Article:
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Music & Entertainment



Lesson time 11:27 min

Learn how deadmau5 works when he's remixing other artists, and what he likes to hear when other artists remix him.

Teaches Electronic Music Production
6 hours of instructions, 23 video lessons, and a downloadable course workbook.
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Remixing is cool. It's good exercise, because it cuts out a lot of work that you might be stumped on or something like that. And there's plenty of online collaborative websites, that kind of thing, where an artist will release stems and stuff like that, to other artists to use as tools to remix their work. And whether it's for a contest or for fun, or whatever, but ultimately it's just a good thing to look at other people's work sometimes and say oh, well that's an interesting way of making a drum sound that way or a certain effect being applied that way. And it can be fun at a time, if you can really take what the true meaning of a derivative work is, out of what they've done, as opposed to taking what they've already done and then changing just a few things and passing it off as a remix. So my remixes, I like to call them reworks, because I only take one element-- The way I do it is, I only take one element out of a song and usually for a remix, it's a vocal, or a certain phrase, and that's it. And I will rework a whole new body of work around it. I would reinvent the track completely. Saying, if this singer came in and just sang blindly into a microphone, what would you right around it? So I tend to ignore what they've already done musically, rhythmically, or whatever, and then just throw that all out, and then just use the vocal, put a clock behind it and start writing around the vocal. That to me, is a remix, even though by definition, a remix could very well be the same song, but just mixed differently in terms of process. That is what technically, a remix is. I don't know how it got kind of mixed up in the terminology that, this is a remix of this. And I'm like, well remixes-- It wasn't mixed right the first time and now they've taken all that same track information and just mixed it properly. It's like no, it's an entirely different song. It's a remake. It's a recreation. It's not a remix. There are some tracks that, in my mind are just so good that I don't think that changing it in any other way-- But sometimes you're surprised that someone was able to actually take something good and make it better. But it's kind of rare, because sometimes they take something good and then they just kind of do a mediocre version of it, or something lesser than what it was and stuff like that. So when you hear a beautiful piece of work, I don't immediately think, oh I wish someone would make this better, or I wish someone would rework this in the way that I like it better. Because then, that would mean that the music wasn't up to my par, if I hear shitty track I say it all the time. God, I wish someone would remix this or did this differently. Because I've heard a lot of really brilliant ideas being poorly executed. But since they're like big artists, nobody can take that and do something with it, because it's their intellectual property. No pun intended, ...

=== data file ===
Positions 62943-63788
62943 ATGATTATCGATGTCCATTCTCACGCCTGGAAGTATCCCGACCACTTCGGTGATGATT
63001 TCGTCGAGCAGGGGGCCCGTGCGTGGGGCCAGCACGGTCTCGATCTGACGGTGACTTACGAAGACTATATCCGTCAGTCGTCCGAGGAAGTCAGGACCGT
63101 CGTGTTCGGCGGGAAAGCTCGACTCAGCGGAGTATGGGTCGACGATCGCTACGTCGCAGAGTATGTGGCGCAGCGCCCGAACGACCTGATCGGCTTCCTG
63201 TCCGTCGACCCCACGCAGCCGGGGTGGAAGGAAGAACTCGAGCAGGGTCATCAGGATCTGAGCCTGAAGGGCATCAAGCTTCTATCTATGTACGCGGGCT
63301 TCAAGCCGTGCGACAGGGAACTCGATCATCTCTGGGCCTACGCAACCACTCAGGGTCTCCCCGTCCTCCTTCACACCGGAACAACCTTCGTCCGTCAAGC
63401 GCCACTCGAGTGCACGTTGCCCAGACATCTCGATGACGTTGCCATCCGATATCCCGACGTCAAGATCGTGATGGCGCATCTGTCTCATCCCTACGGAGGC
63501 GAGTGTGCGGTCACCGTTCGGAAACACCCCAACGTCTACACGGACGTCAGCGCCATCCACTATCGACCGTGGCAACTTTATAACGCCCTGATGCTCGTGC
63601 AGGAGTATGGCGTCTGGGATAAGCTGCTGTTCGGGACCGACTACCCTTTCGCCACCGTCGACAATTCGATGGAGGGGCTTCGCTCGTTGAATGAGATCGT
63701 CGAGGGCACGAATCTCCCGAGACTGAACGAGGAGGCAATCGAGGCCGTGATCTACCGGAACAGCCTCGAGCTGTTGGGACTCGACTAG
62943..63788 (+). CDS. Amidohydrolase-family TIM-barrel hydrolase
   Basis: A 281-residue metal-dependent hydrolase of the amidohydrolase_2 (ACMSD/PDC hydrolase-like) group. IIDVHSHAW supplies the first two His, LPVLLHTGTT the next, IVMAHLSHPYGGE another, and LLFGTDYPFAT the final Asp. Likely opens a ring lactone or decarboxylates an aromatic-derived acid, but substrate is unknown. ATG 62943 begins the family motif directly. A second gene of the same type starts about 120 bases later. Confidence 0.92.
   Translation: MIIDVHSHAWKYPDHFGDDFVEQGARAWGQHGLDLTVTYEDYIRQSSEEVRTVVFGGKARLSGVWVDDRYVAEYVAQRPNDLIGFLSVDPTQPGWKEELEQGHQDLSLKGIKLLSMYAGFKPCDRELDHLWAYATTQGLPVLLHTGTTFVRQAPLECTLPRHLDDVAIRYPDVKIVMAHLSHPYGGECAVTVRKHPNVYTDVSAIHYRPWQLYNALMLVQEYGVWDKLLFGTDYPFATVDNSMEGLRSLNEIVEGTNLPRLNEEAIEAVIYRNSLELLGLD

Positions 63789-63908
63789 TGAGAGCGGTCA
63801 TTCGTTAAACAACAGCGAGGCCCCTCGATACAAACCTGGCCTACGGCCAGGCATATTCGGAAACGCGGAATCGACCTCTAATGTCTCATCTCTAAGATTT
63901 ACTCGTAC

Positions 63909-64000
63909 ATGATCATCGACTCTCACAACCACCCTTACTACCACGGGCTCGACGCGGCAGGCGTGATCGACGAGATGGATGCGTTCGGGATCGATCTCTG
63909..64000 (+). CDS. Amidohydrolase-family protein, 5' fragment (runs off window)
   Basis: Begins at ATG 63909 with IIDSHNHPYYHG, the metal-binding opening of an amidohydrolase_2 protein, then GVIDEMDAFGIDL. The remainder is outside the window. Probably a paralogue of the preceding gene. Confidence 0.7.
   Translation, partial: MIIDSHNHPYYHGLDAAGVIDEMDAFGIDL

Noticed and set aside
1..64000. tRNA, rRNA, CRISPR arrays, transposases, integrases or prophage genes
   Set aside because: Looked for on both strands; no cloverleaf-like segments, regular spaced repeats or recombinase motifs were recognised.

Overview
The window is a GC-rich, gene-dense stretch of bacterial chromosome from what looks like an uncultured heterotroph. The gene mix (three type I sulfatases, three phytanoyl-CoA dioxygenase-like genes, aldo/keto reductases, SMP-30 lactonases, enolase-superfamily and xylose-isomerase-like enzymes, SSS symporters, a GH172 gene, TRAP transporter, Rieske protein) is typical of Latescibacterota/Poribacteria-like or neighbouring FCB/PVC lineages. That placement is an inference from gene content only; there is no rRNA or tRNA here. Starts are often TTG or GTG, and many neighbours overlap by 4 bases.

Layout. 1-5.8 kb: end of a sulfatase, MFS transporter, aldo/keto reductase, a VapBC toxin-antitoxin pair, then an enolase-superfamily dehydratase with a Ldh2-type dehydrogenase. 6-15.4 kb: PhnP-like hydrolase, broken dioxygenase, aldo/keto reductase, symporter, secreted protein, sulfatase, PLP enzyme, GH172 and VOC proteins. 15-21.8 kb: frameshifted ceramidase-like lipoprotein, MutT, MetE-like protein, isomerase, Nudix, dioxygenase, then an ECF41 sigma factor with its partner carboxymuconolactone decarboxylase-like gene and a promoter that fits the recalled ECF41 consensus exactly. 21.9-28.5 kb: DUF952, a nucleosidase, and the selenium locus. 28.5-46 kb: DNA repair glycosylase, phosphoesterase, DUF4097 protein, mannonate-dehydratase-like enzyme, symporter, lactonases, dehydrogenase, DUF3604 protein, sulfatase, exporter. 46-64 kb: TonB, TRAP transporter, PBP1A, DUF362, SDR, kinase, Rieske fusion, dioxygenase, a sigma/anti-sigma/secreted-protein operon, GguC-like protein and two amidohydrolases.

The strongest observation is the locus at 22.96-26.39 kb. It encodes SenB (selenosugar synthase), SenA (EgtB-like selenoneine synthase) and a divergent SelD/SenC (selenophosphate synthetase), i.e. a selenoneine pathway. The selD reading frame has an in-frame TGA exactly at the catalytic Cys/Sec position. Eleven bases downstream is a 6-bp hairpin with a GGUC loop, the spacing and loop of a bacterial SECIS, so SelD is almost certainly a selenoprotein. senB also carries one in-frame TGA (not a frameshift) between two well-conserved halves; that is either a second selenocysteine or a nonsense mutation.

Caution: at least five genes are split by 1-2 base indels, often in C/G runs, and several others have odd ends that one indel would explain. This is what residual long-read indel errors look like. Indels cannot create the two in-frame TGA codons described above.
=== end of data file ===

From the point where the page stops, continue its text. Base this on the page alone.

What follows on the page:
Make better music

Before he was deadmau5, all Joel Zimmerman wanted for Christmas was old toasters to take apart. Now, you can watch him take his music apart. In his first-ever online class, Joel teaches you how he approaches melodies, mixing and mastering to make unique sounds you can't find in a cookie cutter sample pack. You'll not only get his lessons, you'll learn how to create your own music without spending money on million dollar gear.


Students give MasterClass an average rating of 4.7 out of 5 stars.

Helped me rethink my mixing more than anything. I took this class just before a big show in Montreal and it changed everything.

I loved this class! Joel didn't go into much detail unfortunately, but the information he did offer inspired my own learning.

good idea to make us introduce ourselves. 5 stars.



David A.

Best remix ever in the history of remixes is deadmau5 - harder, better, faster, stronger.

Andrew B.

What are the "stems" (11:15) - assume the major "elements" of the song? I'm very new to all this (just interested)

Laura T.

And then if need be, just either re-record new vocals yourself, with another artist, or drop in a sampled vocal.

Cameron D.

Here's a remix I did of Chvrches "Get Out" after they put their stems up online, my first remix. Listens appreciated.


Feel In Love (Deadmau5 Snowcone Remix) - RevShow

Kenny K.

The remix at 7:48 uses a pitched and slowed sample from Primeloop's Ambient Fractals sample pack. Not a good or a bad thing, just something I noticed. Can you hear it?

David G.

My first remix. My first real complete musical work, actually. Done on laptop using Mixcraft Pro 8 and nothing but the stems Joel supplied. Mix may not be the best on a proper audio setup. (will invest in gear later)

Bogdan I.

Here is how this information went for me. Rework do not remix. You know in fashion how it was a trend and still is to rework clothes. This is how I connected the dots. All is connected. Somehow.

Kenneth S.

I love that Joel get's excited about someone's re-working of his track! That speaks volume's about being open to creativity. And then when he says, "balls in your court, Hey, I'm not going to tell you what to do, I'm going to tell you how it works", beautiful!

Kristian J.

Interesting lesson. Everyone has an opinion about remixes... It's interesting to hear Deadmau5's. Cheers.